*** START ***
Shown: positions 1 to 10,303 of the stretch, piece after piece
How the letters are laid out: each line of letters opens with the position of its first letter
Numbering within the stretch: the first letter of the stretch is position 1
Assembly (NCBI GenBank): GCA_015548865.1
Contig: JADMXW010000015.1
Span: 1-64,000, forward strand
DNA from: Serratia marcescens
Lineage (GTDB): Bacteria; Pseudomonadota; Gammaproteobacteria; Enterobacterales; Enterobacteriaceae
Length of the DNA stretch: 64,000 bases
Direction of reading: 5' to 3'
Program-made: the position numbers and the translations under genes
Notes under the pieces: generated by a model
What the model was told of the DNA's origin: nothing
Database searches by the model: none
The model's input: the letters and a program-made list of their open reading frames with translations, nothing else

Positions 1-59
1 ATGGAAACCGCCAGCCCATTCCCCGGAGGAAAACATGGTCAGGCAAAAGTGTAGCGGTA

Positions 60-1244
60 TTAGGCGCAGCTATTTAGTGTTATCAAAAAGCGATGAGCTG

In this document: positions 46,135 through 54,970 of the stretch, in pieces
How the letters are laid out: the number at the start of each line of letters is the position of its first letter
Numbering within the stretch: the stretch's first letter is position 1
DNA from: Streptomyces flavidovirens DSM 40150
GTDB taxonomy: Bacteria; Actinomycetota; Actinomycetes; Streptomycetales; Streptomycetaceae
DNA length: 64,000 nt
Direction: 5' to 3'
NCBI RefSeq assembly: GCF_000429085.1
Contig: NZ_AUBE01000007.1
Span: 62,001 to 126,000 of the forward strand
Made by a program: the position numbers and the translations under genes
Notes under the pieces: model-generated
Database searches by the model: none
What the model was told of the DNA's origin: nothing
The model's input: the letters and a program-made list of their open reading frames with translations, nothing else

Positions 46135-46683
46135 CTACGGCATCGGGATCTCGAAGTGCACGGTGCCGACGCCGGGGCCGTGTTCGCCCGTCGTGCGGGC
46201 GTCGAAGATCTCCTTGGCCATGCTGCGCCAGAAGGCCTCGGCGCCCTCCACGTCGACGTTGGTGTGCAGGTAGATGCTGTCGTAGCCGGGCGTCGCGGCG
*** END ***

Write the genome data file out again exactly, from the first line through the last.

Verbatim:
Shown: positions 1 to 10,303 of the stretch, piece after piece
How the letters are laid out: each line of letters opens with the position of its first letter
Numbering within the stretch: the first letter of the stretch is position 1
Assembly (NCBI GenBank): GCA_015548865.1
Contig: JADMXW010000015.1
Span: 1-64,000, forward strand
DNA from: Serratia marcescens
Lineage (GTDB): Bacteria; Pseudomonadota; Gammaproteobacteria; Enterobacterales; Enterobacteriaceae
Length of the DNA stretch: 64,000 bases
Direction of reading: 5' to 3'
Program-made: the position numbers and the translations under genes
Notes under the pieces: generated by a model
What the model was told of the DNA's origin: nothing
Database searches by the model: none
The model's input: the letters and a program-made list of their open reading frames with translations, nothing else

Positions 1-59
1 ATGGAAACCGCCAGCCCATTCCCCGGAGGAAAACATGGTCAGGCAAAAGTGTAGCGGTA

Positions 60-1244
60 TTAGGCGCAGCTATTTAGTGTTATCAAAAAGCGATGAGCTG

In this document: positions 46,135 through 54,970 of the stretch, in pieces
How the letters are laid out: the number at the start of each line of letters is the position of its first letter
Numbering within the stretch: the stretch's first letter is position 1
DNA from: Streptomyces flavidovirens DSM 40150
GTDB taxonomy: Bacteria; Actinomycetota; Actinomycetes; Streptomycetales; Streptomycetaceae
DNA length: 64,000 nt
Direction: 5' to 3'
NCBI RefSeq assembly: GCF_000429085.1
Contig: NZ_AUBE01000007.1
Span: 62,001 to 126,000 of the forward strand
Made by a program: the position numbers and the translations under genes
Notes under the pieces: model-generated
Database searches by the model: none
What the model was told of the DNA's origin: nothing
The model's input: the letters and a program-made list of their open reading frames with translations, nothing else

Positions 46135-46683
46135 CTACGGCATCGGGATCTCGAAGTGCACGGTGCCGACGCCGGGGCCGTGTTCGCCCGTCGTGCGGGC
46201 GTCGAAGATCTCCTTGGCCATGCTGCGCCAGAAGGCCTCGGCGCCCTCCACGTCGACGTTGGTGTGCAGGTAGATGCTGTCGTAGCCGGGCGTCGCGGCG